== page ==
Pushing out the repayments to the end of the term – a so-called bullet payment – is an option, she agrees, but there are many others.

“To the extent that it [a measure] is supportive of Ireland and that it will help smooth the transition into growth and Ireland standing on its own two feet, I think we should explore any avenue,” she clarifies.

Ensuring that Ireland can stand on its own two feet come next year is the main purpose of Lagarde’s visit. She describes it as “retuning her Irish antenna”, a sort of reality check on the numerous briefings and reports she receives.

She already has her own channel to Ireland. “Ever since I was a ‘baby’ lawyer in 1980, I have always had an assistant who was from Ireland; raised in Ireland and spoke Irish. The one that I worked with the longest was my assistant for 19 years, and that tells you something. I really like Irishwomen in particular.

“Sonia [Criseo] keeps sending extracts from the The Irish Times, from this, that and the other to indicate what is causing tension at the moment, what people are talking about and what is going on. She has eight brothers and sisters so she has good antennae out there,” Lagarde explains.

There is another dimension to her obvious empathy for Ireland. Lagarde worked for six years in Chicago where she rose to be the first chairwoman of the US law firm Baker McKenzie before being asked to join the French government of Dominique de Villepin in 2005.

“It was a midwestern American city and also very much an Irish one,” she says. So what is it that she likes about the Irish? She reflects momentarily before replying “their smile” and giving one of her own.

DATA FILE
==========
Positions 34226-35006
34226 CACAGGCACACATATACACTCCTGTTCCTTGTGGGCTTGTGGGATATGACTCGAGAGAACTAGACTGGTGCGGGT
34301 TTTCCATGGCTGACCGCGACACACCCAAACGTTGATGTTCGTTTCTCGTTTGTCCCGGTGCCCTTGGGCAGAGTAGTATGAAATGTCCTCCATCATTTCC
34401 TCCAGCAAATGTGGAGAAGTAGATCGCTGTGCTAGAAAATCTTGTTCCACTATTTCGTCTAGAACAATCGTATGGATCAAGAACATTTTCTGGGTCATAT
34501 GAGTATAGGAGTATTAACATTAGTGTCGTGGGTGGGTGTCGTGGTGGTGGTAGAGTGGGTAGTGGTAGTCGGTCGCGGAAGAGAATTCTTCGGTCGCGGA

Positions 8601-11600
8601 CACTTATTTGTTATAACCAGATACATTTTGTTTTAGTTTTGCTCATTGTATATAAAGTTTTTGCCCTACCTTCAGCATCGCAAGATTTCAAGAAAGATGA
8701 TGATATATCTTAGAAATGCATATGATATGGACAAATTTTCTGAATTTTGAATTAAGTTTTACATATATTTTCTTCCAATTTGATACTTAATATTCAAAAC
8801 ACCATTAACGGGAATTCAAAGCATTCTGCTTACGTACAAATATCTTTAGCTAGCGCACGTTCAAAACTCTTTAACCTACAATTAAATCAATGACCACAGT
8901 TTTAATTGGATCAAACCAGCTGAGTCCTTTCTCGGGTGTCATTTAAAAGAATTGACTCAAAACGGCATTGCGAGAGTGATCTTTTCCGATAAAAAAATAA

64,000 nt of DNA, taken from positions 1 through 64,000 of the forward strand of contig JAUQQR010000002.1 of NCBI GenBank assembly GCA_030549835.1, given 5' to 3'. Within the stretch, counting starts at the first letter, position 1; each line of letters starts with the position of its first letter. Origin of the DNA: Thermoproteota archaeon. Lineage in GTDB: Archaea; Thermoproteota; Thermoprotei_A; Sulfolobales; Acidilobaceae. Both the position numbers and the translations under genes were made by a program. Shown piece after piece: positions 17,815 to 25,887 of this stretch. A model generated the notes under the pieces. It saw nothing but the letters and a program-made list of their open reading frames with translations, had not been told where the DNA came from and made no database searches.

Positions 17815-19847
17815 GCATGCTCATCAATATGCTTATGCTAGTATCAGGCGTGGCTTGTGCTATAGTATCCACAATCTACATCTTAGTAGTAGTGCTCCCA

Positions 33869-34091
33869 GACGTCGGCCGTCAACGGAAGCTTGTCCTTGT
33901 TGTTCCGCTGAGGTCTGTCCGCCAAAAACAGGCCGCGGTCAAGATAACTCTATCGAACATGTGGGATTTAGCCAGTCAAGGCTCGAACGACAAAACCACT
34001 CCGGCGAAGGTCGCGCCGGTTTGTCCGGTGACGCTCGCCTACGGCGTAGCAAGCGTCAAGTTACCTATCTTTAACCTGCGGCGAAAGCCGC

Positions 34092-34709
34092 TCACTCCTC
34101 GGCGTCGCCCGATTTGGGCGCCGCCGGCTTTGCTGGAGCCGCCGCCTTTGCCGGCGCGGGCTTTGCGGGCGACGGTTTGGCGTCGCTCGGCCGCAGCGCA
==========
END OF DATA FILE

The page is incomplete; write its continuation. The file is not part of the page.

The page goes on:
Victory lap

There should be plenty of smiling over the course of her visit to Dublin, which has a tinge of a victory lap about it for the IMF although no one, particularly Lagarde, wants to tempt fate.

“I want to understand where the country is – which from the reports I read is a good position – with a programme that is more than on track, with growth that has turned positive for the first time and exceptionally so in comparison to other European and euro area countries.

“I want to see how we, with the authorities, can best plan for finishing successfully the programme and to make sure that there will not be a relapse.

“That is what I am most concerned about,” says Lagarde before adding, “I would like to clearly underline and celebrate the efforts and what has been achieved . . .” The prospect of a relapse, not just in Ireland, is one of the IMF managing director’s greatest concerns at this point.

“Clearly the world economy avoided collapse last year and I am very concerned that, by moving into a semi-complacent mood, people risk a relapse.”

Risk of relapse

How real is the risk of a relapse in Ireland? “Our sense is that it is better to plan than to get caught afterwards with a need for support down the road.”